Autophagy is a natural regeneration process that happens at a cellular level within the body, decreasing the probability of contracting some diseases in addition to prolonging lifespan.
In 2016, Japanese scientist Dr. Yoshinori Ohsumi received the Nobel Prize for his discoveries into the mechanisms of autophagy. These have led to a greater understanding of ailments such as dementia and Parkinson’s disease. Since then, pharmaceutical firms and academics have raced to seek out medicine that can stimulate the process, and wellness and diet experts are leaping on the bandwagon claiming that the process could be induced naturally by high-intensity exercise, fasting, and restricting carbohydrates.
What do scientists say?
“The proof from experiments in mice suggest that would definitely be the case,” stated Dr. David Rubinsztein, professor of molecular neurogenetics at the University of Cambridge and UK Dementia Research Institute.
“There are studies where they’ve switched on the process utilizing genetic tools or medication or fasting, and in these instancesentirely the animals tend to live longer and be in better overall shape.” However, he stated that it was not yet entirely apparent how that translated to humans.
“For instance, in mice, you see the effects of fasting on the brain in twenty-four hours, and in some areas of their body, like the liver, far more quickly. But even though we know fasting is beneficial, we do not know yet exactly how long people would need to fast to see the advantages,” added Dr. Rubinsztein.
That said, fasting does stimulate autophagy, he stated, and its advantages had also been confirmed by other research.
- The word autophagy comes from the Greek for “self” and “phagein,” which means “to eat”
- It’s the process by which cells degrade and recycle their elements
- After an infection, autophagy can destroy viruses and bacteria
- It provides fuel for power and building blocks for cell renewal
- Cells use autophagy to eliminate damaged proteins and organelles, to counteract the adverse effects of aging on the body.
Autophagy was first discovered in the 1960s. However, its fundamental significance was only recognized after Yoshinori Ohsumi’s research in the 90s.
“What we have discovered is that it protects against diseases like Huntington’s, Parkinson’s, and certain types of dementia, it also appears to be beneficial in the context of an infection control, in addition to protecting against extreme inflammation.” stated Dr. Rubinsztein.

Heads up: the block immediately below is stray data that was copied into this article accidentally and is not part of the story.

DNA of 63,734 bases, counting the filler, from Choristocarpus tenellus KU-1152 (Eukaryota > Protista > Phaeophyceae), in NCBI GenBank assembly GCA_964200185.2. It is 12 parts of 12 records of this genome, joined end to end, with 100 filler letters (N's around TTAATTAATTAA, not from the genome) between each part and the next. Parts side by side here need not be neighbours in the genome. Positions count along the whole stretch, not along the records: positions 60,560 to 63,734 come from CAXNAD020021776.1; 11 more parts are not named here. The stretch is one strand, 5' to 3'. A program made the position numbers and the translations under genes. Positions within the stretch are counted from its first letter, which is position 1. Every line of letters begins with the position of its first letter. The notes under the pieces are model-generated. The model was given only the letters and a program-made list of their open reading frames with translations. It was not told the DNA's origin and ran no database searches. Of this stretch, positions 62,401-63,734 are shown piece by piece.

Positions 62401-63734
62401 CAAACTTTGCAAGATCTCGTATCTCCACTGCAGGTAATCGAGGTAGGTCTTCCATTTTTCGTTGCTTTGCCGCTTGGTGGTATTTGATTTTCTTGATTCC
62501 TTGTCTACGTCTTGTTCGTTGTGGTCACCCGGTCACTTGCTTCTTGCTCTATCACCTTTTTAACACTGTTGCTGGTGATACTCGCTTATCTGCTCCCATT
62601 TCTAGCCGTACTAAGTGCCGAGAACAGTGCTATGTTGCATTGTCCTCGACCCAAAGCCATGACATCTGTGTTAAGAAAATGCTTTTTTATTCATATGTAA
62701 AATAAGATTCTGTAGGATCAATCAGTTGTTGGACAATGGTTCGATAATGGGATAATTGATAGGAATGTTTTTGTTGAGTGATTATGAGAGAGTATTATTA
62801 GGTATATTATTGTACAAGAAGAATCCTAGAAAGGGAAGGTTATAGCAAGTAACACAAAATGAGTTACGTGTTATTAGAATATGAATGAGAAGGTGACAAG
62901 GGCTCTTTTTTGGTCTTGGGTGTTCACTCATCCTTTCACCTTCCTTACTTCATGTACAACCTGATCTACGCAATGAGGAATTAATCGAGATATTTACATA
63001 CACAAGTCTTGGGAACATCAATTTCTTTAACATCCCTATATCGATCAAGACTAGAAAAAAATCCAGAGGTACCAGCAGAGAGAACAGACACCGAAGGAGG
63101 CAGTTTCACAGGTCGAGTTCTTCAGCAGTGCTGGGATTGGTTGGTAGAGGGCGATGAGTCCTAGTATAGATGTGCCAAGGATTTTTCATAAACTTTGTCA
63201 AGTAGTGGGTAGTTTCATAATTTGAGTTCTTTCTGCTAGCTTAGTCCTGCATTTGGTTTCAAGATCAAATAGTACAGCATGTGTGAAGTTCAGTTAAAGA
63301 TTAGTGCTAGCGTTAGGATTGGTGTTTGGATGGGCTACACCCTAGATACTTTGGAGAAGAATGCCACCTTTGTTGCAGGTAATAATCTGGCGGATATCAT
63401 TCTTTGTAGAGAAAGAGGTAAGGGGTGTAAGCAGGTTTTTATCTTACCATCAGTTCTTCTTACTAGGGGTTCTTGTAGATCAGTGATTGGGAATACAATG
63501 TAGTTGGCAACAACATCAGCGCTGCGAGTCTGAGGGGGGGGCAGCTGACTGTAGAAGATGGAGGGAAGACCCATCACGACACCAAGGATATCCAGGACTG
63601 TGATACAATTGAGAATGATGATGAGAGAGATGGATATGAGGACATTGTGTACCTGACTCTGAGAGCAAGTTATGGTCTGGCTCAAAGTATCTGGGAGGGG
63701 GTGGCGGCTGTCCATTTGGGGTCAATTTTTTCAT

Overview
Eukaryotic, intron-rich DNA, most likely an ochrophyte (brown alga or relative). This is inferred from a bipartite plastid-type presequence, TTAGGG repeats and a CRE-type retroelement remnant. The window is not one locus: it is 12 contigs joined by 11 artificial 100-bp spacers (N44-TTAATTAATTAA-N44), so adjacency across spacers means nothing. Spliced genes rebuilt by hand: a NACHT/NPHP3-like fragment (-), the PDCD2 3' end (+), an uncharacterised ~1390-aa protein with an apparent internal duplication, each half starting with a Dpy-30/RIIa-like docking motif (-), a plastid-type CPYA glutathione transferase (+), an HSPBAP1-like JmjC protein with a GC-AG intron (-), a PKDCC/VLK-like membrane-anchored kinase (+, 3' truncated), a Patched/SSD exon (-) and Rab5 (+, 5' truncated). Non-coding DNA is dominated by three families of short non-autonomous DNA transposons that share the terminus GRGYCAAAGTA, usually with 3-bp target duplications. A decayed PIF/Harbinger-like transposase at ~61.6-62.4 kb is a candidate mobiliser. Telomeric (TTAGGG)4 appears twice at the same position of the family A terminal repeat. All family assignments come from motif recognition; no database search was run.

New lifestyle books are saying the process might be “switched on” by modifications to our diet and way of life, such as fasting – already popular with lots of those who follow the 5:2 or Fast Diet.
Glow 15, a new guide by Naomi Whittel – a self-styled “wellness explorer” – sets out a 15-day programme that includes 16-hour fasts 3 times per week, intervals of high-intensity exercise, decreasing protein on some days, and eating carbohydrates later in the day. In first tests of the programme on volunteers at Jacksonville University in Florida, she says she discovered a variety of benefits.
“Some individuals lost weight, as much as 7 lbs (~3 kg) in 15 days. Others noticed improvements in lean muscle mass, a reduction in fine lines, and changes in their blood pressure,” she says.
Dr. Rubinsztein says none of those lifestyle suggestions are going to do you any harm.
“And in case you have a bad lifestyle, in case you’re always snacking and eating garbage, then you definitely would not have the chance to switch this on,” he says
Dr. Rubinsztein is optimistic in regards to the future benefits of autophagy for treating disease. His laboratory found that proteins form in clumps in the nerve cells of individuals with diseases like Parkinson’s and Alzheimer’s.
“We discovered that if you switch on autophagy, you remove these proteins quickly and shield against neurodegenerative diseases like Huntington’s and forms of dementia.”
He hopes that in the future there may be medicine accessible to spice up autophagy. Others clearly hope so too. It was reported recently that a new start-up in the U.S., Casma Therapeutics, acquired $58.5m to look into new medicine to use and turn on autophagy.